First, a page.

Published January 03, 2013
UPDATE - Ethics board rejects complaint about Rep. Hunt rallyBrad Shannon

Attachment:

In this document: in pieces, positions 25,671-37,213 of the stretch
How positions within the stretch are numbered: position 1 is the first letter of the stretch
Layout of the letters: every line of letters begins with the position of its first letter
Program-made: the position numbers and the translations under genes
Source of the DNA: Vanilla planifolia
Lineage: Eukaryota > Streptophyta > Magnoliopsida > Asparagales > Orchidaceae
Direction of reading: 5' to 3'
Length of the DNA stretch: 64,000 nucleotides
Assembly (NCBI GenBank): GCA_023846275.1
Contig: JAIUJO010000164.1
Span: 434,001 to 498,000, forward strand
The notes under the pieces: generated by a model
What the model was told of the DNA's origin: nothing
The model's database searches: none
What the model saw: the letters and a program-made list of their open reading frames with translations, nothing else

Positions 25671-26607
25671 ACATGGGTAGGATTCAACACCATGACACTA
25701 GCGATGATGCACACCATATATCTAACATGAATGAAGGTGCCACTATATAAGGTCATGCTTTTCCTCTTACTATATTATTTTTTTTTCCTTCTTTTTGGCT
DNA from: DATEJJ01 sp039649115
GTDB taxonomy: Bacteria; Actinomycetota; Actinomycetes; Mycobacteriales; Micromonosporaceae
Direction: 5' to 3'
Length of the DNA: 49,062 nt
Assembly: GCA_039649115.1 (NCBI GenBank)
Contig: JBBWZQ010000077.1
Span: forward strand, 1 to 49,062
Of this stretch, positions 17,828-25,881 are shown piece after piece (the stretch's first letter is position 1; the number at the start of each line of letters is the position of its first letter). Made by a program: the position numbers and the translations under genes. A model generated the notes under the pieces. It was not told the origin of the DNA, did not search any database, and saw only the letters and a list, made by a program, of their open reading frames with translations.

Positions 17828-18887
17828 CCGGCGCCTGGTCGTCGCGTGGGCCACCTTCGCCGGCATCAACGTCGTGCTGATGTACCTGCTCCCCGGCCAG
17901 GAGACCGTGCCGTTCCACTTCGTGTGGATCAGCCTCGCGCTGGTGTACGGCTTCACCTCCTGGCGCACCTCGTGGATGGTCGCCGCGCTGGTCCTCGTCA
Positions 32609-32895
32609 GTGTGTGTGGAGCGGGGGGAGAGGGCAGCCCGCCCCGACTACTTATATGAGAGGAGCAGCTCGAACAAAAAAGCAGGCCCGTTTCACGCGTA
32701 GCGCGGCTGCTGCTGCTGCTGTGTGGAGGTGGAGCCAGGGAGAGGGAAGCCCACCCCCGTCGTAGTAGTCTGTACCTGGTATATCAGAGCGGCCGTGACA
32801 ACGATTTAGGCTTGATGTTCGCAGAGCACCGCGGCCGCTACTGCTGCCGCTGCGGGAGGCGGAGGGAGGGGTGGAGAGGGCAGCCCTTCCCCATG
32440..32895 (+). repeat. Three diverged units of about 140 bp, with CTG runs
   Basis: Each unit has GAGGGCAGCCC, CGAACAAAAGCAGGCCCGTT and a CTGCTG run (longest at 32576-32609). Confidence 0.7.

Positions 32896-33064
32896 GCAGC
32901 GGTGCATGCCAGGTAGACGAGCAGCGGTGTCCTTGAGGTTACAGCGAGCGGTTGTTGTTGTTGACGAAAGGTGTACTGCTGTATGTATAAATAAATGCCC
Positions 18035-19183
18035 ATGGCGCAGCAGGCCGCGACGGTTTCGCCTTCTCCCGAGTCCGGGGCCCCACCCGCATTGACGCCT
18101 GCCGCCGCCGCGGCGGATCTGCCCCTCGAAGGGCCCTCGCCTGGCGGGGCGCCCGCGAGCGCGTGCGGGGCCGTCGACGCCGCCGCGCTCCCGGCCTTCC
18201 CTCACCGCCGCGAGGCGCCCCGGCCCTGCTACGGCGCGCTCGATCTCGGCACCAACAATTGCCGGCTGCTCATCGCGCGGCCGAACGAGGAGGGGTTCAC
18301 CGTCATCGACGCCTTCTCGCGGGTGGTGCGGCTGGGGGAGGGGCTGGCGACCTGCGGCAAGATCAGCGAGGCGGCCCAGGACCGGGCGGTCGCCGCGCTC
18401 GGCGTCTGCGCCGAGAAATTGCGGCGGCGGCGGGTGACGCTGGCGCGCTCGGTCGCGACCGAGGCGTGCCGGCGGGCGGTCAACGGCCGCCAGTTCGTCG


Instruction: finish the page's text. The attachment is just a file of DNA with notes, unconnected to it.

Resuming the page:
The state Legislative Ethics Board has dismissed activist Arthur West’s complaint against Democratic state Rep. Sam Hunt of Olympia. At issue was Hunt’s participation at a Capitol Rotunda rally held in favor of Initiative 502 in mid-October. Travel writer Rick Steves, who was a major donor to I-502, was the main speaker at the Oct. 12 rally, but counterprotesters tried to disrupt his speech and State Patrol troopers led several protesters out of the building. At issue in the ethics complaint was whether Hunt had used his position to improperly divert state facilities for the campaign - or to enlist State Patrol officers to intimidate or assault opponents of the measure. The formal ethics decision, announced today by ethics board counsel Mike O’Connell, is here. He said board chairman David Draper signed the opinion Dec. 27. In a nutshell, the opinion says there was no reasonable cause to think Hunt violated ethics laws by speaking at the rally or that he had marshaled police to the rally.l “The rally was organized by proponents of the initiative and they had paid for and obtained the necessary permit to conduct the rally at that location,” O’Connell said in an email. “The Board cited an earlier opinion which held that legislators may participate in such events in public areas on the capitol campus which are permitted by state law. The Board also dismissed, on jurisdictional grounds, allegations that Rep. Hunt had committed an assault against one or more initiative opponents who were present at the rally.” West alleged that Hunt had choked a man who was attending the rally and who was protesting I-502. Hunt all along has denied that he ever choked anyone and said he was just pushing back after a protester tried to push him out of the way. But he said today that the State Patrol did question him after the incident. The State Patrol referred its findings to the Thurston County prosecutor, Jon Tunheim. But Bob Calkins, spokesman for the patrol, said Tunheim's office declined to act on the case. I have a call in to the prosecutor's office for details. Our account of the rally and disruptions is here. Voters eventually approved the marijuana legalization measure, which had a huge financial advantage over opponents. UPDATE on original 1:55 p.m. post: Thurston Prosecuting Attorney Jon Tunheim said a deputy in his office has been reviewing the case sent over by the State Patrol. He was unable to say yet whether the complaint would be dismissed or acted on.